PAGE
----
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Can Cats Eat Chorizo? Vet-Reviewed Facts & FAQ

Can Cats Eat Chorizo
Last Updated on November 16, 2023 by Kathryn Copeland

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	Dr. Lorna Whittemore Photo

Reviewed & Fact-Checked By

Dr. Lorna Whittemore


The information is current and up-to-date in accordance with the latest veterinarian research.

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If you enjoy sausages and salami, chances are that you enjoy chorizo. If you’ve been adding chorizo to your meals on occasion and your cat has been eyeing it with interest, you might wonder if it would be okay to give your cat a piece. It is meat, after all. Is chorizo safe for cats to eat?

No, chorizo is not healthy for cats and can make them sick. Chorizo is a cured meat made with salt and spices that aren’t good for cats, so it’s in your cat’s and your own best interests to avoid giving them any.

Here, we take a deeper look at chorizo, what exactly makes it bad for cats, and what happens if a cat eats too much of it.

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A Little About Chorizo

The chorizo is a sausage that originated in Spain and Portugal. In Spain, chorizo is a smoked and dried pork sausage. It’s also well known in Mexico, where it’s raw pork but with similar seasonings.

The common ingredients found in Spanish chorizo are:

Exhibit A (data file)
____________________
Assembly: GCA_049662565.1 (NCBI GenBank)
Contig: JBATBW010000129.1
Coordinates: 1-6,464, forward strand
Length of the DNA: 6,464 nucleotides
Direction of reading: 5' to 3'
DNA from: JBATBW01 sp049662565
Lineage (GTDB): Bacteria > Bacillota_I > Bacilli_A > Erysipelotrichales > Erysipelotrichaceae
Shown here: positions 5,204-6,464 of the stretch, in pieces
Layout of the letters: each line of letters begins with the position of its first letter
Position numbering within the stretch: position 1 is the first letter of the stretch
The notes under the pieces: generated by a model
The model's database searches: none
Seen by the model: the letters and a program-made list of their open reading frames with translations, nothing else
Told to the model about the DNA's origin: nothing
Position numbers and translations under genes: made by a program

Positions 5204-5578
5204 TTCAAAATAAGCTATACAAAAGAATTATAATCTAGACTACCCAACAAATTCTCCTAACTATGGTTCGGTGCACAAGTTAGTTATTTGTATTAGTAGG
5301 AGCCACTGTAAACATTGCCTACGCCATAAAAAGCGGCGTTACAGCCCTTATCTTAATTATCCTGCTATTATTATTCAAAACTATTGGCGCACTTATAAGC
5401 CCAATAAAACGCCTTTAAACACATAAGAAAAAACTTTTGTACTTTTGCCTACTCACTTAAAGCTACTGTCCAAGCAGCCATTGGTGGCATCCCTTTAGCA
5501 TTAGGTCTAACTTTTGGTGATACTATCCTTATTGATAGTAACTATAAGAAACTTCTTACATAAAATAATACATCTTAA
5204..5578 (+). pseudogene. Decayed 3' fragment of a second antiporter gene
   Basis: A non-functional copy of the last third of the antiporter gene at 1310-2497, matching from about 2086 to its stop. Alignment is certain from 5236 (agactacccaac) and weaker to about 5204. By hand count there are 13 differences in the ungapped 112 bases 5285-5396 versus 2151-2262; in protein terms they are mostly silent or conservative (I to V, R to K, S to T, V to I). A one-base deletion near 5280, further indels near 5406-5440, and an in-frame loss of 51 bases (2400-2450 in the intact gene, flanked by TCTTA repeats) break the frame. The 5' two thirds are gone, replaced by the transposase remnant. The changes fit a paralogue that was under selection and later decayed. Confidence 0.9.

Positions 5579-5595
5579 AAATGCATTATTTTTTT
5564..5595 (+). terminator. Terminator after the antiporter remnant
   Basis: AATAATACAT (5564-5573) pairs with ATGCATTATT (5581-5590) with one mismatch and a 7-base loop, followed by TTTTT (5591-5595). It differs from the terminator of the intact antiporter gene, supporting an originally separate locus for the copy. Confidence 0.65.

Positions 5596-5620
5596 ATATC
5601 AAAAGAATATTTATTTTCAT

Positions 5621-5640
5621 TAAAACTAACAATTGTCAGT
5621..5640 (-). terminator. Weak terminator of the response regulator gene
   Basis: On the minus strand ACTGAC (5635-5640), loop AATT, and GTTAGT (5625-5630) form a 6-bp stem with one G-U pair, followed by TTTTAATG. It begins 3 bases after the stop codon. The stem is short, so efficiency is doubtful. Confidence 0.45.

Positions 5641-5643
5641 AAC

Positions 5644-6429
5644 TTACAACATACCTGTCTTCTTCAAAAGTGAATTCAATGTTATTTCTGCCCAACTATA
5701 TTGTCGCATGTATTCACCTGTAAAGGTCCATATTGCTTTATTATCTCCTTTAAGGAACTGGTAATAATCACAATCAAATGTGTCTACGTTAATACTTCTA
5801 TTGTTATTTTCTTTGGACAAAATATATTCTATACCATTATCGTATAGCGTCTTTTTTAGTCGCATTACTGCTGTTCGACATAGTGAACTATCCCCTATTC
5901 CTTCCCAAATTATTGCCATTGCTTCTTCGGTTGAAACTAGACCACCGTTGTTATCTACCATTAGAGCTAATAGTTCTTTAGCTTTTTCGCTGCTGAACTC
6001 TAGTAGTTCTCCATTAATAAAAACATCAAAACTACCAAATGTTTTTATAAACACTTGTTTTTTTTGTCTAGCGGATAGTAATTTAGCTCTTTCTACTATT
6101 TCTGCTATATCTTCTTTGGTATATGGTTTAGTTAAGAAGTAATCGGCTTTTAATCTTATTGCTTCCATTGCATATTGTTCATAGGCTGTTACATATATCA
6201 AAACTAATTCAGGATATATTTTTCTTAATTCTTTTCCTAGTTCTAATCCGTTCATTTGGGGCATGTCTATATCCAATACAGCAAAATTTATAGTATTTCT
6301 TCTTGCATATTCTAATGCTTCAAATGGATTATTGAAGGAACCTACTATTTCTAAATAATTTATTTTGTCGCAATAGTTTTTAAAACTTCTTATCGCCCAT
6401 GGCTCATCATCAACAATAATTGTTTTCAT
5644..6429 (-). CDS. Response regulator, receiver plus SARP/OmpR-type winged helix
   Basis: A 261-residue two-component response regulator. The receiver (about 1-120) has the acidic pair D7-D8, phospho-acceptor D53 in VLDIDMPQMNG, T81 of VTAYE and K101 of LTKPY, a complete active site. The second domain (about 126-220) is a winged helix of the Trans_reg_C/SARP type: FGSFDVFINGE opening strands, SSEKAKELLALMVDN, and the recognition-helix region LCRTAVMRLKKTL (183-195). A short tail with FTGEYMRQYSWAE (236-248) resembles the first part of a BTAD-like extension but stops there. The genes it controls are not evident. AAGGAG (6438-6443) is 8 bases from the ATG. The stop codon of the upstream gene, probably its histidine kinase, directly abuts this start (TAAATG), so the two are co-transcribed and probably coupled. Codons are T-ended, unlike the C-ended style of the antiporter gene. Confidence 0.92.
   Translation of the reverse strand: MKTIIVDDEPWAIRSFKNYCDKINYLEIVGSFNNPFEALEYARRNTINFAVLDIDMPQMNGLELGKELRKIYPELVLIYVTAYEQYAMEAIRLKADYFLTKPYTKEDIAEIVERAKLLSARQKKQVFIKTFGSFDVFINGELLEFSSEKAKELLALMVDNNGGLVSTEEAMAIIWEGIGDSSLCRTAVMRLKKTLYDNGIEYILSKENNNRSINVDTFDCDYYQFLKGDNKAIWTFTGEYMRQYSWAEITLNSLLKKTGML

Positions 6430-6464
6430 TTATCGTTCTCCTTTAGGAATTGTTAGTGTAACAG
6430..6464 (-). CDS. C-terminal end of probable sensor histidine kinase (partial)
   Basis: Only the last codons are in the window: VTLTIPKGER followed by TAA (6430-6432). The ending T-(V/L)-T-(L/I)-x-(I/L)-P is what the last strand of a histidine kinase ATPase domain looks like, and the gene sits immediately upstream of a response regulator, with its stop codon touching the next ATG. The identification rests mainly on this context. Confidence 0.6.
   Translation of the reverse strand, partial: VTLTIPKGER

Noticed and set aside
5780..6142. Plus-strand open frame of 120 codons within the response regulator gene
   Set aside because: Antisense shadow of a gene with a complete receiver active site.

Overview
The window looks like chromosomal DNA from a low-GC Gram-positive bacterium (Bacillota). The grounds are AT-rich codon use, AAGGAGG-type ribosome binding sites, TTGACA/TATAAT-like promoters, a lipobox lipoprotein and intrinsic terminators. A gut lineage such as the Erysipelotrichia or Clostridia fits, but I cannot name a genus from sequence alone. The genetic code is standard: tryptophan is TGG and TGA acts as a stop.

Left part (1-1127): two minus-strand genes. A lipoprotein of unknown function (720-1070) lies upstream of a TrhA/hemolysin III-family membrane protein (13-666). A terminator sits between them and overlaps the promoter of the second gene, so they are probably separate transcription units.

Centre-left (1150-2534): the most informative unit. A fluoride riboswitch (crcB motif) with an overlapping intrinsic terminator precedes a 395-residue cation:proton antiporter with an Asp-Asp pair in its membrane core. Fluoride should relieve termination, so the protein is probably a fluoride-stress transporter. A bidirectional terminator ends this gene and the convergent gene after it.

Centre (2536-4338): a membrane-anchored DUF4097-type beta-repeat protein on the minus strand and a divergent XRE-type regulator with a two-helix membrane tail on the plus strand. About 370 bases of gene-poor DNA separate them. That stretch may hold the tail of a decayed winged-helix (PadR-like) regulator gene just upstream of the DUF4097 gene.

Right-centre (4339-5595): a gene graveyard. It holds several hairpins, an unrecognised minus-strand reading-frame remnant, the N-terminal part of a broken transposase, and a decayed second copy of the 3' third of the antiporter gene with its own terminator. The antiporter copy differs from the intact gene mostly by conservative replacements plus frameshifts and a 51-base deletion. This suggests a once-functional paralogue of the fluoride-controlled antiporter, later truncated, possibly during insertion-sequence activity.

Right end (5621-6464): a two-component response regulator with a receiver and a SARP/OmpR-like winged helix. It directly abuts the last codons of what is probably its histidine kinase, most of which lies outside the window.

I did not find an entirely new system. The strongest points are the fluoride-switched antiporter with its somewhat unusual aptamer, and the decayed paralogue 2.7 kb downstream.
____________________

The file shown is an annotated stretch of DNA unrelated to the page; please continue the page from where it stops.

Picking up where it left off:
• Ground pork
  • Salt
  • Curing salt
  • Paprika
  • Garlic
  • Various seasonings/spices
Mexican chorizo:
  • Usually pork but sometimes beef
  • Pork fat
  • Chile peppers
  • Vinegar
  • Garlic
  • Salt
  • Various seasonings/spices

The ingredients and seasonings vary depending on who made the sausage and what region it’s from. Generally speaking, Mexican chorizo tends to be spicy and it needs to be cooked, so it isn’t cured and dried like Spanish chorizo.

So, what exactly is harmful about these ingredients for cats?

chorizo on a chopping board
Image Credit: Dgraph88, Pixabay

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Cats and the Chorizo

Let’s look at the ingredients in chorizo that are bad for cats.


The Pet Poison Helpline has listed salt as toxic for cats. While a small amount of salt is fine, too much can lead to salt poisoning. The symptoms of salt poisoning are:

Too much salt can be incredibly serious. In general, cats don’t need that much salt in their diets, much less than humans, so it’s best to avoid human food that contains extra salt.


Garlic is exceptionally poisonous to cats. The ASPCA lists garlic as toxic because if a cat eats it, it can lead to oxidative damage to the red blood cells, which causes anemia.

Symptoms of Anemia include:
Symptoms of Gastroenteritis include:

Additionally, if the chorizo contains or is cooked with onions, it is quite toxic for cats. If your cat eats anything with garlic or onions, don’t hesitate to take your cat to the vet or emergency clinic. It can take a few days for symptoms to show up, so you need to act before this occurs.

grilled chorizo
Image Credit: MonicaVolpin, Pixabay


Too much spice can lead to stomach upset in cats, including vomiting, diarrhea, nausea, and irritation to the gastrointestinal tract. Chorizo is quite spicy, with paprika, chile, and peppercorns, all of which can make your cat sick.